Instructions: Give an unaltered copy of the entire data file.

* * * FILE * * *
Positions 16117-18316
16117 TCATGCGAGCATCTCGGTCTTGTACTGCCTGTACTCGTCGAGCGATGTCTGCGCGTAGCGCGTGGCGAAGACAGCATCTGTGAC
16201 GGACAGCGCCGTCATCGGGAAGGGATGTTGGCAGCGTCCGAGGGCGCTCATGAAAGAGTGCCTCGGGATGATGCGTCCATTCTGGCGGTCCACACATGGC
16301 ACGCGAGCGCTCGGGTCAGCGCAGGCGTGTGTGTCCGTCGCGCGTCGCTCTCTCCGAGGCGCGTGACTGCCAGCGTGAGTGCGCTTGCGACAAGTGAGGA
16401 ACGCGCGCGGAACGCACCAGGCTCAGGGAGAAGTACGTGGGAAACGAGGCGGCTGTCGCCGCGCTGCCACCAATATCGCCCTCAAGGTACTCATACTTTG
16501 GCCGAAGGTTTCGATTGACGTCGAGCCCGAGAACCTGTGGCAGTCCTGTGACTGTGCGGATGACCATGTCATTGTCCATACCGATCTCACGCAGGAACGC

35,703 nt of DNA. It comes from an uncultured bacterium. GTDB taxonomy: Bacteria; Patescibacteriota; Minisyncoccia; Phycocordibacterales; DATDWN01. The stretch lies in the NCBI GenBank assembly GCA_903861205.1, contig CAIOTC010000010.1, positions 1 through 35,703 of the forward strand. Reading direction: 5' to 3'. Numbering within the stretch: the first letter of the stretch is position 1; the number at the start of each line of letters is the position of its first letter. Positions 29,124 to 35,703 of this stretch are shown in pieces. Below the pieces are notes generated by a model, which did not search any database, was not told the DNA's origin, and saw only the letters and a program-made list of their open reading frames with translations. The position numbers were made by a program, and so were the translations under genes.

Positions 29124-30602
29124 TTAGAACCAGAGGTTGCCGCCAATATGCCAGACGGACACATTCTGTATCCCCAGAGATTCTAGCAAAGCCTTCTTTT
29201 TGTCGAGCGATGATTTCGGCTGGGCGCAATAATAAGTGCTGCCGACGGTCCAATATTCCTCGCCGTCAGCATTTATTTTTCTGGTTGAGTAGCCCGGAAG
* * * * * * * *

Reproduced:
Positions 16117-18316
16117 TCATGCGAGCATCTCGGTCTTGTACTGCCTGTACTCGTCGAGCGATGTCTGCGCGTAGCGCGTGGCGAAGACAGCATCTGTGAC
16201 GGACAGCGCCGTCATCGGGAAGGGATGTTGGCAGCGTCCGAGGGCGCTCATGAAAGAGTGCCTCGGGATGATGCGTCCATTCTGGCGGTCCACACATGGC
16301 ACGCGAGCGCTCGGGTCAGCGCAGGCGTGTGTGTCCGTCGCGCGTCGCTCTCTCCGAGGCGCGTGACTGCCAGCGTGAGTGCGCTTGCGACAAGTGAGGA
16401 ACGCGCGCGGAACGCACCAGGCTCAGGGAGAAGTACGTGGGAAACGAGGCGGCTGTCGCCGCGCTGCCACCAATATCGCCCTCAAGGTACTCATACTTTG
16501 GCCGAAGGTTTCGATTGACGTCGAGCCCGAGAACCTGTGGCAGTCCTGTGACTGTGCGGATGACCATGTCATTGTCCATACCGATCTCACGCAGGAACGC

35,703 nt of DNA. It comes from an uncultured bacterium. GTDB taxonomy: Bacteria; Patescibacteriota; Minisyncoccia; Phycocordibacterales; DATDWN01. The stretch lies in the NCBI GenBank assembly GCA_903861205.1, contig CAIOTC010000010.1, positions 1 through 35,703 of the forward strand. Reading direction: 5' to 3'. Numbering within the stretch: the first letter of the stretch is position 1; the number at the start of each line of letters is the position of its first letter. Positions 29,124 to 35,703 of this stretch are shown in pieces. Below the pieces are notes generated by a model, which did not search any database, was not told the DNA's origin, and saw only the letters and a program-made list of their open reading frames with translations. The position numbers were made by a program, and so were the translations under genes.

Positions 29124-30602
29124 TTAGAACCAGAGGTTGCCGCCAATATGCCAGACGGACACATTCTGTATCCCCAGAGATTCTAGCAAAGCCTTCTTTT
29201 TGTCGAGCGATGATTTCGGCTGGGCGCAATAATAAGTGCTGCCGACGGTCCAATATTCCTCGCCGTCAGCATTTATTTTTCTGGTTGAGTAGCCCGGAAG